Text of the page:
Fertility: Another study showed a 25-28% decrease in sperm count in a one year trial. 6 months after discontinuing dutasteride the sperm count was still decreased by 23%. Semen volume followed these same percentages. The sperm morphology appeared normal.

Drug interactions reported from use of dutasteride include interference with some antibiotics, some anti-depression and anti-anxiety medications, and some drugs used to treat HIV/AIDS.

Note

Dutasteride is a reasonable alternative to finasteride but some doctors are reluctant to use it because of its long half-life in the body. If wanting to use a 5AR inhibitor while starting a family, finasteride is the better choice. If the patient has a naturally low sperm count, it would be wise to avoid both drugs while trying to achieve pregnancy.

BIMATOPROST

Bimatoprost appears to work by increasing the growth (anagen) phase of the eyelashes, although some think it is by shortening the resting (telogen) phase. It increases the pigmentation of the eyelashes by stimulating melanogenesis.

Bimatoprost is a prostaglandin agonist used as a treatment to lower intraocular pressure for glaucoma. Lumigan is essentially the same solution as Latisse but is meant to be used as eye drops as in glaucoma patients. Latisse, as mentioned above, is only to be used to coat the upper eyelid margin.

HOW SUPPLIED

  • Bimatoprost 0.03% solution
  • 3 and 5 ml bottles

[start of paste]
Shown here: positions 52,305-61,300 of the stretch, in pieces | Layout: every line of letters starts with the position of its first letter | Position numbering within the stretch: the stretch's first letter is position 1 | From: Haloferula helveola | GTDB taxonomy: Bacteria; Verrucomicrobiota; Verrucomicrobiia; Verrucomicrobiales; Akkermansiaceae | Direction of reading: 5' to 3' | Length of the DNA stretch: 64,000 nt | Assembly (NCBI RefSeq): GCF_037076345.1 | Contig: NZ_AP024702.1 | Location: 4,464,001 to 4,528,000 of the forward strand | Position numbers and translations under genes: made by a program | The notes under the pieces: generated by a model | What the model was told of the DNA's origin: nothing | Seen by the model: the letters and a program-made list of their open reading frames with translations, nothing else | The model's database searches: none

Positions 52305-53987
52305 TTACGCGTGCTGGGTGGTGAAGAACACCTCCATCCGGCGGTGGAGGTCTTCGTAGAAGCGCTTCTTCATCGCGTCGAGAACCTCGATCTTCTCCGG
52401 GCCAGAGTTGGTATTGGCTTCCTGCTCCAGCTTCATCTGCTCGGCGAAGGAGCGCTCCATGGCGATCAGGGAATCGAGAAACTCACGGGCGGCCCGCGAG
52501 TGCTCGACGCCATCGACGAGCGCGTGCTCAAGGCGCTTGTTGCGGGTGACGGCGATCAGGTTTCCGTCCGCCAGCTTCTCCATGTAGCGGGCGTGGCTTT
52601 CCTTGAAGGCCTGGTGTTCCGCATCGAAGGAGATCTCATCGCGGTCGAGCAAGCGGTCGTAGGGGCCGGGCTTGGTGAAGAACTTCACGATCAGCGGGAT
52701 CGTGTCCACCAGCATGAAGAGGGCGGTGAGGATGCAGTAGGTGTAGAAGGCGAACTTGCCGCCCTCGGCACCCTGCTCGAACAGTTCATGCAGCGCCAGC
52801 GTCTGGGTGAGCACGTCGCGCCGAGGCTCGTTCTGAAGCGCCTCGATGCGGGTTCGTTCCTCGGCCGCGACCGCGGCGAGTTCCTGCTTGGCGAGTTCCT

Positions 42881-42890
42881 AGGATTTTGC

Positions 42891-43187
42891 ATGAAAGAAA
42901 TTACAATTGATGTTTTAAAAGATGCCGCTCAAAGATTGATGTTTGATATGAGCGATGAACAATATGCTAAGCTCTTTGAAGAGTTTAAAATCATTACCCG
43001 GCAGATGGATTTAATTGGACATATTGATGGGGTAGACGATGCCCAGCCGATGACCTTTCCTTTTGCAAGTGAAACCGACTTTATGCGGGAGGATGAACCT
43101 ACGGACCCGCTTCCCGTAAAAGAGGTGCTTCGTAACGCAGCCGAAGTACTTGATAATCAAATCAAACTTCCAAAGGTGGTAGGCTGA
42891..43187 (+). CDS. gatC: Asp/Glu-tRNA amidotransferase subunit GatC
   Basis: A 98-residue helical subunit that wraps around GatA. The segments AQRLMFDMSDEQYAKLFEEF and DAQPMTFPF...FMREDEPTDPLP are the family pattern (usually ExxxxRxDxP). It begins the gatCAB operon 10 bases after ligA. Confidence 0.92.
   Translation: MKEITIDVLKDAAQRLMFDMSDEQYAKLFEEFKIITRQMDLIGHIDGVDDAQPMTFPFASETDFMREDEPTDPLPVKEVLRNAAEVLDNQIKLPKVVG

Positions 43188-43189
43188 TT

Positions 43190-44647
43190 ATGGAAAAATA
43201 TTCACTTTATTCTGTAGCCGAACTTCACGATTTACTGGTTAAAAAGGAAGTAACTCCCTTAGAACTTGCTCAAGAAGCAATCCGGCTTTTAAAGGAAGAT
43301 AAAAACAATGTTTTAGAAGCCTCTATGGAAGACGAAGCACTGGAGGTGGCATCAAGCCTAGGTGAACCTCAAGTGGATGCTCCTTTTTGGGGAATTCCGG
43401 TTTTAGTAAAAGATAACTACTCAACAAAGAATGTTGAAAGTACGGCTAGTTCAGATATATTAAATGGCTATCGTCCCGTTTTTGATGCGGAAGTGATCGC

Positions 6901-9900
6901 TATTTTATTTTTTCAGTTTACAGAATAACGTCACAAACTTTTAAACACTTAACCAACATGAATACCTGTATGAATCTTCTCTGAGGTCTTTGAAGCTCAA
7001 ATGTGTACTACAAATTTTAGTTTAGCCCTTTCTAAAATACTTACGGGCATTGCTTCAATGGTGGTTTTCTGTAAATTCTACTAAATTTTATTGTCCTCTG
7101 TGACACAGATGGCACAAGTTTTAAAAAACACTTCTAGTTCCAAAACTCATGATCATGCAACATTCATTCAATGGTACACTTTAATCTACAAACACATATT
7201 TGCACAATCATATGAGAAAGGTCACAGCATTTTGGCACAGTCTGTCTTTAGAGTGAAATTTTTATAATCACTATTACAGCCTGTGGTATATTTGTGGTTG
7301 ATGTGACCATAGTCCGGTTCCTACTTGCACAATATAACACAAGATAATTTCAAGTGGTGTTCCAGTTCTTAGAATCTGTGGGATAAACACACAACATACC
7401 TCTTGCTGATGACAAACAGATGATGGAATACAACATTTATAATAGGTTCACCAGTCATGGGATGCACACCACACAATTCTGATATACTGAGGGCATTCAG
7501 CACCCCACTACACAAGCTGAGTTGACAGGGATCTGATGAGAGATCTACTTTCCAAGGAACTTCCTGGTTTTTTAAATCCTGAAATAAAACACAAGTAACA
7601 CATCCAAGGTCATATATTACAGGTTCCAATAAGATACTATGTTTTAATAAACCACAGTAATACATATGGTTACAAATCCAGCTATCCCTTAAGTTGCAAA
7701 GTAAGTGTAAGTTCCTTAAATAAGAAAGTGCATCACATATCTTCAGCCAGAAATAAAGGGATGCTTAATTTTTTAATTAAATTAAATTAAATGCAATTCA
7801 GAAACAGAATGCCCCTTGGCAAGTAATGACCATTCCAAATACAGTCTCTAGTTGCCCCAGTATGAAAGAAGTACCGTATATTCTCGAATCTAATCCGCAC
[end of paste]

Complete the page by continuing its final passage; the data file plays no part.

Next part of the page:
AVAILABILITY

  • Lumigan (trade name)- for glaucoma- approved 2001
  • Latisse (trade name)- for lengthening eyelashes- approved 2008
  • No generic available

ADMINISTRATION

1 drop of Latisse is placed onto a special sterile applicator. Then closing the eye it is applied to the upper eyelid margin at the base of the eyelashes. Application is one time daily in the evening. It is understood that the bimatoprost applied to the upper eyelid margin will give a coating to the lower eyelid when the eyelids close. A new applicator should be used for each eye and the sterile applicators should not be reused. Excess solution should be blotted with a tissue.

Some patients have used the residual solution off-label on their eyebrows with reported increased growth. Use of this product on the scalp has been disappointing.

Increased eyelash growth is usually noted at 4 weeks and peaks at 16 weeks.

MODE OF ACTION

Bimatoprost appears to work by increasing the growth (anagen) phase of the eyelashes, although some think it is by shortening the resting (telogen) phase. It increases the pigmentation of the eyelashes by stimulating melanogenesis.

Bimatoprost is a prostaglandin agonist used as a treatment to lower intraocular pressure for glaucoma. Lumigan is essentially the same solution as Latisse but is meant to be used as eye drops as in glaucoma patients. Latisse, as mentioned above, is only to be used to coat the upper eyelid margin.

SIDE EFFECTS

Itching, irritation and redness of the eyelids are the most common side effects as well as dry eyes, occurring is less than 4% of patients. Particularly if used excessively or improperly, macular edema and fat atrophy in the periorbital tissues may occur. This is primarily with Lumigan eye drop use.

Increased pigmentation of the eyelashes and sometime the eyelid skin occurs. Also, patients need to be aware that the color of the iris can darken to a brownish color and that this can be permanent.

EFFECTIVENESS

A study of 278 adults using bimatoprost 0.03% had a 106% increase in eyelash thickness compared to a 12% increase with the control vehicle after 4 months of use.

A 2016 study of 336 patients with eyebrow hypotrichosis had 118 apply 0.03% bimatoprost once daily and another 118 patients twice daily to their eyebrows. 84% at twice daily and 77% at once daily had measurable improvement at 7 months.